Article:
Talc Plaintiffs Take Johnson and Johnson to Court
The New York Times reports that thousands of women are taking consumer products giant Johnson & Johnson (J&J) to court over problems with its famous Baby Powder, claiming that the talc in the powder was tainted with asbestos and has caused them to develop ovarian cancer.
But, unlike other asbestos-related cases such as those prompted by workplace exposure, the women aren’t joining together and filing one massive suit. Instead, they are taking on the company one person at a time.
“In many product liability complaints, class action status can be difficult to win, given the various ways the product can be sold and used” explains an article in a recent edition of The Times. “Such cases end up being individually litigated with the expectation that there will eventually be a mass payout.”
But lawyers for various plaintiffs say that this individual approach can be quite effective, especially with each success. The attorneys explain that each verdict sends a signal about how much plaintiffs can expect to receive and a timeline as to when the company eventually agrees to settle.
This is the right way to do things, agrees Stanford law professor, Nora Freeman Engstrom. “You can’t get to a global settlement until both sides have a really clear sense of the strengths and weaknesses and value of these claims,” she explains.
As of July 2, there were 4,800 plaintiffs filing suit against J&J, so the company has already suffered from the talc fiasco, both financially – the latest verdict against the company was for $417 million – and reputation-wise. Johnson & Johnson Baby Powder is an iconic product that’s been a favorite for decades.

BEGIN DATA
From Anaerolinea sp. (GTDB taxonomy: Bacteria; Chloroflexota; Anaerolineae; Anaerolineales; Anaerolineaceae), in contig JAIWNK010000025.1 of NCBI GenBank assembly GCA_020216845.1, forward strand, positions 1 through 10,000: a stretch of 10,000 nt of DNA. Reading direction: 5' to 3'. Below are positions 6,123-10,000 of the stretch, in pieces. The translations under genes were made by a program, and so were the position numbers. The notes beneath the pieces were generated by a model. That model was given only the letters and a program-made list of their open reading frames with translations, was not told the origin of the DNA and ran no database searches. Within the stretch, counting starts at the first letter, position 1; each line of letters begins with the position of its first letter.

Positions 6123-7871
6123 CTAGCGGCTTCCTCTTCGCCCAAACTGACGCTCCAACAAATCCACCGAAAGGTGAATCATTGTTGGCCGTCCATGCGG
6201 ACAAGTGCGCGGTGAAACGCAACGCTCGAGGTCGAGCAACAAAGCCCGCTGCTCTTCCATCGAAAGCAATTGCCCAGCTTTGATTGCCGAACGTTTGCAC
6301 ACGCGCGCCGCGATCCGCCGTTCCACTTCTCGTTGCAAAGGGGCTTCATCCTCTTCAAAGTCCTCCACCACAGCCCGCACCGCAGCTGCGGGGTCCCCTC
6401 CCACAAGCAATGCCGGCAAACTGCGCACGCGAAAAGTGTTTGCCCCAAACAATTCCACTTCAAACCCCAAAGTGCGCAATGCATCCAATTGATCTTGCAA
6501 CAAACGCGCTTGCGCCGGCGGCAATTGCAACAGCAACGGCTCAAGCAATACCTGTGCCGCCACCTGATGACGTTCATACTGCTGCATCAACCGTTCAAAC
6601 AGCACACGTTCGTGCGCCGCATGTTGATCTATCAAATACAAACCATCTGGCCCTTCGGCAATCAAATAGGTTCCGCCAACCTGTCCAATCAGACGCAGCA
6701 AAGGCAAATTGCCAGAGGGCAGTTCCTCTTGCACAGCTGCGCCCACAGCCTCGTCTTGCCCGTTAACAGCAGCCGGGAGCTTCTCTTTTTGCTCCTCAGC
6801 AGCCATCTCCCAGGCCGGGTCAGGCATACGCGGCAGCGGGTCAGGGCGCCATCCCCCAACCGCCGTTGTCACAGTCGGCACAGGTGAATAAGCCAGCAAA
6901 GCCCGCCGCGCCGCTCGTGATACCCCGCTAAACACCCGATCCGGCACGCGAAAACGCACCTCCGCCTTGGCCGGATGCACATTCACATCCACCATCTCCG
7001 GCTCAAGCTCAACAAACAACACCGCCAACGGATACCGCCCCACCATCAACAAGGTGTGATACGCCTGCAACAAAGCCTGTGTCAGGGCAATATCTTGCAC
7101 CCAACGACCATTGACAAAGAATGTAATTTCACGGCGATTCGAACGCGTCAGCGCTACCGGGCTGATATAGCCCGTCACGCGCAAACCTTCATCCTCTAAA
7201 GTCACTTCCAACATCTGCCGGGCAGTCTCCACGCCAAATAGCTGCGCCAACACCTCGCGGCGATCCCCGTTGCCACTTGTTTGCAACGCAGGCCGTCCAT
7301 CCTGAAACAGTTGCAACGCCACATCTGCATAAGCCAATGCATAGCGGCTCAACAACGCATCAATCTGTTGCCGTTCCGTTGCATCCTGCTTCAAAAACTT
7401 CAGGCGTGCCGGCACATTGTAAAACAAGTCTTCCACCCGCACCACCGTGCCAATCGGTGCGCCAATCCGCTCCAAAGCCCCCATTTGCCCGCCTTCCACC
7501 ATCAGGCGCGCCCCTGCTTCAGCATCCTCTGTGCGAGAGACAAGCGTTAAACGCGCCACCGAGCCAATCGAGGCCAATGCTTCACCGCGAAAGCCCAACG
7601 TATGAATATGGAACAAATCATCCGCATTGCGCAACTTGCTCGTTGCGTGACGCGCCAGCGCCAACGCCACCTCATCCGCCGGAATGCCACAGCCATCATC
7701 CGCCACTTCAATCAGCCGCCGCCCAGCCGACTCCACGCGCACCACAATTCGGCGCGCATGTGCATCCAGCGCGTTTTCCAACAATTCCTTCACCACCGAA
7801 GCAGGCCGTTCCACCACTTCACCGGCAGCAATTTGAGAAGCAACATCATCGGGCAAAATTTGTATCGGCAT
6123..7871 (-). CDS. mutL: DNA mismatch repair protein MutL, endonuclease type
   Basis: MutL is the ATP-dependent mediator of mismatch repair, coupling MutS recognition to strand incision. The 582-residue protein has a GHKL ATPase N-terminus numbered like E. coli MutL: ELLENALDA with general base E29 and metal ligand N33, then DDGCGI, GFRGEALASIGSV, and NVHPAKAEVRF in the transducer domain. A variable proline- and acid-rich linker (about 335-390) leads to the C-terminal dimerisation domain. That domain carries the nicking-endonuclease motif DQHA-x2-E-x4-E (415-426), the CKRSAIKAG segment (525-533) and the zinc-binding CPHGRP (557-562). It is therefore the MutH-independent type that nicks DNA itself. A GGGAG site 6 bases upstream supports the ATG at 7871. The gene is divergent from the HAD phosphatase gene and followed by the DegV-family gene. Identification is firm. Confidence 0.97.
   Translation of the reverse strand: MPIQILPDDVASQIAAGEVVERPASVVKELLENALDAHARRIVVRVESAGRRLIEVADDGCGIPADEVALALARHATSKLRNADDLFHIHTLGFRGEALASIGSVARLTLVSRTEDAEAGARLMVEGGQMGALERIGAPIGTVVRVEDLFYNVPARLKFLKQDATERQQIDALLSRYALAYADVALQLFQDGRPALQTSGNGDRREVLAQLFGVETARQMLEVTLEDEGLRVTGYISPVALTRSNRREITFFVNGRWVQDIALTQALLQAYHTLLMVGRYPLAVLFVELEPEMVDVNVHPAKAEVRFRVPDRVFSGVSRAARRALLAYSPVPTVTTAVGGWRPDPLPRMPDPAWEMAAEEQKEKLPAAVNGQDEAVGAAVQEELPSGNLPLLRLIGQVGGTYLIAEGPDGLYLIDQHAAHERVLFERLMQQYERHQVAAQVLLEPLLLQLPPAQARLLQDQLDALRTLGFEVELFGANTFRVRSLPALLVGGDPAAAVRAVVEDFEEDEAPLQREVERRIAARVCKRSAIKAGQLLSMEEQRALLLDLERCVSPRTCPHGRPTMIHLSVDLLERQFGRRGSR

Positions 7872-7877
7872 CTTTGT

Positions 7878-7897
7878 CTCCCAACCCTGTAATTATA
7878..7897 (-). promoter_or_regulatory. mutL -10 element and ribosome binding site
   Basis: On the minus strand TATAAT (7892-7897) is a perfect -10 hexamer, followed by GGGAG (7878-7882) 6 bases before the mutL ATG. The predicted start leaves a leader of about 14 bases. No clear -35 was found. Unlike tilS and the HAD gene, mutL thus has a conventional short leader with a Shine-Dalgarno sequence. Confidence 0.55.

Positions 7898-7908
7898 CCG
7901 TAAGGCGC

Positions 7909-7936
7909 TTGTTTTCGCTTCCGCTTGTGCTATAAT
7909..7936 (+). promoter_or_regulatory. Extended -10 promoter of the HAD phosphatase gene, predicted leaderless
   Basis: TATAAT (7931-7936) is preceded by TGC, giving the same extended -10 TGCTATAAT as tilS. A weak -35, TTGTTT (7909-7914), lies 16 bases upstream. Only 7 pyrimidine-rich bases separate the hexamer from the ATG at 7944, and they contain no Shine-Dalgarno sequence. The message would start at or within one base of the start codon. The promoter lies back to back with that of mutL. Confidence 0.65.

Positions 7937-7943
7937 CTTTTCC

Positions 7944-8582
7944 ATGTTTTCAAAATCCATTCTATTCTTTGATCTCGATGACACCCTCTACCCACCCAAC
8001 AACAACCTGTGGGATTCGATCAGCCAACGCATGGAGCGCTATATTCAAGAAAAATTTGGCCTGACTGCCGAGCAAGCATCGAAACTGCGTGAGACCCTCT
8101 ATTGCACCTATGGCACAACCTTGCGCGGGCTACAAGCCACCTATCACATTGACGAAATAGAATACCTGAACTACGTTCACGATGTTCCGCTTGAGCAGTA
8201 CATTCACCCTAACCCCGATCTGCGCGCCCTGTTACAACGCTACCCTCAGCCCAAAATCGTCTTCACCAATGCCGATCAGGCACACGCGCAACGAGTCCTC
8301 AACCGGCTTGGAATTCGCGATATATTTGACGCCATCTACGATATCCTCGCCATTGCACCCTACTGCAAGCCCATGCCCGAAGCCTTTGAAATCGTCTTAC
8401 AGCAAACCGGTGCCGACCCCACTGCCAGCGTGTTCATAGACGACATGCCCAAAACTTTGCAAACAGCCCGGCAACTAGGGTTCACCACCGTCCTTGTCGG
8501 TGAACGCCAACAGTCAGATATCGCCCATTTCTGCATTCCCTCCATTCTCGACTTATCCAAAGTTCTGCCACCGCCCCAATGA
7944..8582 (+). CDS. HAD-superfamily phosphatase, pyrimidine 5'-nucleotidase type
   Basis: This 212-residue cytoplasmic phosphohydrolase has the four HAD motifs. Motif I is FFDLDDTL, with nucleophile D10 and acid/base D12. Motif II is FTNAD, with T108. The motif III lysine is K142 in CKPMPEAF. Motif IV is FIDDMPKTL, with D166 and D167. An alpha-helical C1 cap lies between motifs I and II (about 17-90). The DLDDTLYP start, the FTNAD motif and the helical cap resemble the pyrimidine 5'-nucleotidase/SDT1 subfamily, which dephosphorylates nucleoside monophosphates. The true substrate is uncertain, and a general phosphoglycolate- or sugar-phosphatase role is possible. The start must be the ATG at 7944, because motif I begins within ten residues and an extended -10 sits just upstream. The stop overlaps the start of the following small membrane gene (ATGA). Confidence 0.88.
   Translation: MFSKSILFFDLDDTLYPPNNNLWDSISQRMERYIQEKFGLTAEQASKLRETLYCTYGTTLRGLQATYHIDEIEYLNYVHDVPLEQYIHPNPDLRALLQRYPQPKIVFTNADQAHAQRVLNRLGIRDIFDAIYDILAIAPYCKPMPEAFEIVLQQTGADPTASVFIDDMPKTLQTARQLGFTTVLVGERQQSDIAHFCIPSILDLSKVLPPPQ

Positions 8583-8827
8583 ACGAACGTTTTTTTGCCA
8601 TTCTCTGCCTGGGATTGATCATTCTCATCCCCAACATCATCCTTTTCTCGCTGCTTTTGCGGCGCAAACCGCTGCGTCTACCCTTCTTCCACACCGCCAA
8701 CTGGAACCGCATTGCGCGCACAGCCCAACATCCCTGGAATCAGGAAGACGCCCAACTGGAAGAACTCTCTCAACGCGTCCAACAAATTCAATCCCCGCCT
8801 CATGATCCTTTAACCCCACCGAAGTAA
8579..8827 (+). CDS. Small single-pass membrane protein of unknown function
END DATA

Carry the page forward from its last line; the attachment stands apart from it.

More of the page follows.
Who doesn’t recognize its smell almost immediately? But when such a product begins to be deemed unsafe, people stop trusting the company as a whole, experts explain.
Many of those who have filed suit against J&J are already quite ill, notes the New York Times article. They are seeking not only restitution – which will likely go to their heirs – but they also want the company to start printing a warning on its product labels.
Better yet, they say, they’d like J&J to change their baby powder’s decades-old “recipe” to one that includes cornstarch instead of talc.
Talc is a mineral which is often naturally found alongside asbestos, which means the two often intermingle, resulting in the contamination of the talc with toxic asbestos fibers.
Nonetheless, some plaintiffs believe that it would be more advantageous to bundle the cases together and go after the company all at once or via several large class action suits.
So far, about 900 cases have been combined into what is known as multi-district litigation (MDL). This takes complaints that are filed in several different federal courts and puts them together, transferring the bundle to the New Jersey Federal District Court.
J&J is headquartered in New Brunswick in Central New Jersey.
MDLs will definitely reduce costs and time, experts say, and it’s likely that J&J will benefit from such case bundling as well, saving money in overall legal costs.
But many analysts see this whole thing as just a blip on the company’s profit sheet.
“In the history of major litigation cases against big pharma, there’s only been a few that really raise the bar to impacting the stock,” explained Morningstar Damien Conover, “but we haven’t seen those in a long time.”
“There’s a lot of room for a company like Johnson & Johnson to digest legal costs.”